Sealth, they called him
A voice of thunder, fire in his veins
where they buried him.
Red and black wood framing his
An unadorned burial by your standards.
No shrine to saint him
honoring of his life, work, words.
I stood adjacent to him in
Measuring the greatness before me
Feeling a foreigner,
desecrating a land
Yet knowing his heart in my pulse.
He is not lying
there, earth-covered past
He will not stay in my history
As long as his
voice echoes in my ears.
No longer do my people stand in blame.
are past that
What we want, what we need to thrive
Is not your mind's
Is not your affirmation
Is not your
My grandmother lifted sacks of clams onto her
Trudged through sand, mud and water at 5 AM
again at sunset with a lighted helmet
To provide for herself and her
My cousins danced across the stage at graduation
Natives with degrees
Dancing over those who said to them
You ask me how I know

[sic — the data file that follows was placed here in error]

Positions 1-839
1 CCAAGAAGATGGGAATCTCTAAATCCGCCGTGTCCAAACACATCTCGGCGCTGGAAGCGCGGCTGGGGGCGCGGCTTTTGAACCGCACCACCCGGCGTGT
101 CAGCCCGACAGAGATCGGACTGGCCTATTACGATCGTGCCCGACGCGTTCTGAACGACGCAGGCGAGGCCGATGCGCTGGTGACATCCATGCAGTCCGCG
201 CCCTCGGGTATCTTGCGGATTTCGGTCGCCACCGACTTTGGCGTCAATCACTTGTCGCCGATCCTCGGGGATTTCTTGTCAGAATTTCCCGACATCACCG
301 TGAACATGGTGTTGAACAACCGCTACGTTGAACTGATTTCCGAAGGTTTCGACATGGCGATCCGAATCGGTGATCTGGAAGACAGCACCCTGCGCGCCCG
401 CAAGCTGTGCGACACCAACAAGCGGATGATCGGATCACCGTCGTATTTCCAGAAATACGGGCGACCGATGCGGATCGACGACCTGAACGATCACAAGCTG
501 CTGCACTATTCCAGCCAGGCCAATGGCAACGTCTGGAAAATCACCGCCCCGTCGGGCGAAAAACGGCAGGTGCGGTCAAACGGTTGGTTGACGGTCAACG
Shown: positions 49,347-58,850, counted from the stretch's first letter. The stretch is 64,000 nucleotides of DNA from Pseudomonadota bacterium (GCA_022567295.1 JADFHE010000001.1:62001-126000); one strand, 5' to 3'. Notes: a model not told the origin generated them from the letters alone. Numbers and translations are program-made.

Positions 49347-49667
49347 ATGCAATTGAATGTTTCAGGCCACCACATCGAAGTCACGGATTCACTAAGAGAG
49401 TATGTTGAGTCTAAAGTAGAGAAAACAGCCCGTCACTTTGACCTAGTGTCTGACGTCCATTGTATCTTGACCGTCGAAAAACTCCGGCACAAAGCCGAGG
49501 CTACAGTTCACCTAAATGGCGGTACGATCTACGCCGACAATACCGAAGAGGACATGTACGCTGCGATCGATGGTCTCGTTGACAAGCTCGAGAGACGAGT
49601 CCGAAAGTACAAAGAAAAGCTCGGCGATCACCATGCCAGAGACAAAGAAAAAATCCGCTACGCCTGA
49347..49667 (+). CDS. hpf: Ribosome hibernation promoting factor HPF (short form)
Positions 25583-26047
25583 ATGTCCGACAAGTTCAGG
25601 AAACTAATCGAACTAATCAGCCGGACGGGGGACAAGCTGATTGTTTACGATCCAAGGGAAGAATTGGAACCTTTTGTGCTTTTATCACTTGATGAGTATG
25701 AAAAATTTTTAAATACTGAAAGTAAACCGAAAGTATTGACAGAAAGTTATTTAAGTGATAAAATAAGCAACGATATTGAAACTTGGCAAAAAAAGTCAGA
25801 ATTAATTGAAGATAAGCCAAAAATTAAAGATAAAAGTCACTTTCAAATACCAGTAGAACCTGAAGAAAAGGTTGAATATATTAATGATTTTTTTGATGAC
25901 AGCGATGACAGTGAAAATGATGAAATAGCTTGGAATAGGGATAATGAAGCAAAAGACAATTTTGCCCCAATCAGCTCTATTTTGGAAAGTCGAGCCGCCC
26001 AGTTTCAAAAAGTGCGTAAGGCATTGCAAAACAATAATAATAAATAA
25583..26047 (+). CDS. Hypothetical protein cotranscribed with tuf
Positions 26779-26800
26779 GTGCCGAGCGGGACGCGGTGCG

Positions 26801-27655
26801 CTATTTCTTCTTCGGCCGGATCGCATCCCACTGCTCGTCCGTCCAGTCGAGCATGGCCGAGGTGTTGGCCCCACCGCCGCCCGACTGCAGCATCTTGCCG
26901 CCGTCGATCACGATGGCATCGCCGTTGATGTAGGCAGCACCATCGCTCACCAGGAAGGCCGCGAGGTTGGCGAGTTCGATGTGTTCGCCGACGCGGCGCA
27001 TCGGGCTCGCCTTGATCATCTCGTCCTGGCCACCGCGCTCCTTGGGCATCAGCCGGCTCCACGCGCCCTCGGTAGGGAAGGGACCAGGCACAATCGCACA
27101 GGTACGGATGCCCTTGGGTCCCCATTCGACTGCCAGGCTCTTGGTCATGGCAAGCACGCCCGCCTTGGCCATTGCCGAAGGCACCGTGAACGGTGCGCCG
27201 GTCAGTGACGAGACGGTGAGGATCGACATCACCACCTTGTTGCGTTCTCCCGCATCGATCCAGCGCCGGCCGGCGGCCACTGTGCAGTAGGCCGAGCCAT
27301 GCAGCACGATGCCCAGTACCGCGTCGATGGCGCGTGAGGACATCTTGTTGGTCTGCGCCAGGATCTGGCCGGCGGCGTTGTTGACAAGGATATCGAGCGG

"How much Native" I am
asking about a blood quantum,
You do not ask about me.
If you want to
know about true Natives
Study the grave of Chief Sealth
Let the beauty of
his life be testimony
Look at my grandmother
Look at my father
dare say look at me
But do not turn to a one-dimensional cartoon
And feel you are honoring our nations.
Those flat lies are nothing
like the depth
Of our people.
Adrienne Trevathan is a
descendant of the Port Gamble S'Klallam tribe. She graduated with an M. Div. in
May 2009 and is working on a Master of Arts in Christian Education at
Garrett-Evangelical Theological Seminary. She is a certified deacon
Copyright 2009 © Adrienne Trevathan. Used by Permission.
Reproduction granted for use in church worship services. Any further use beyond
worship services must be with permission from the author.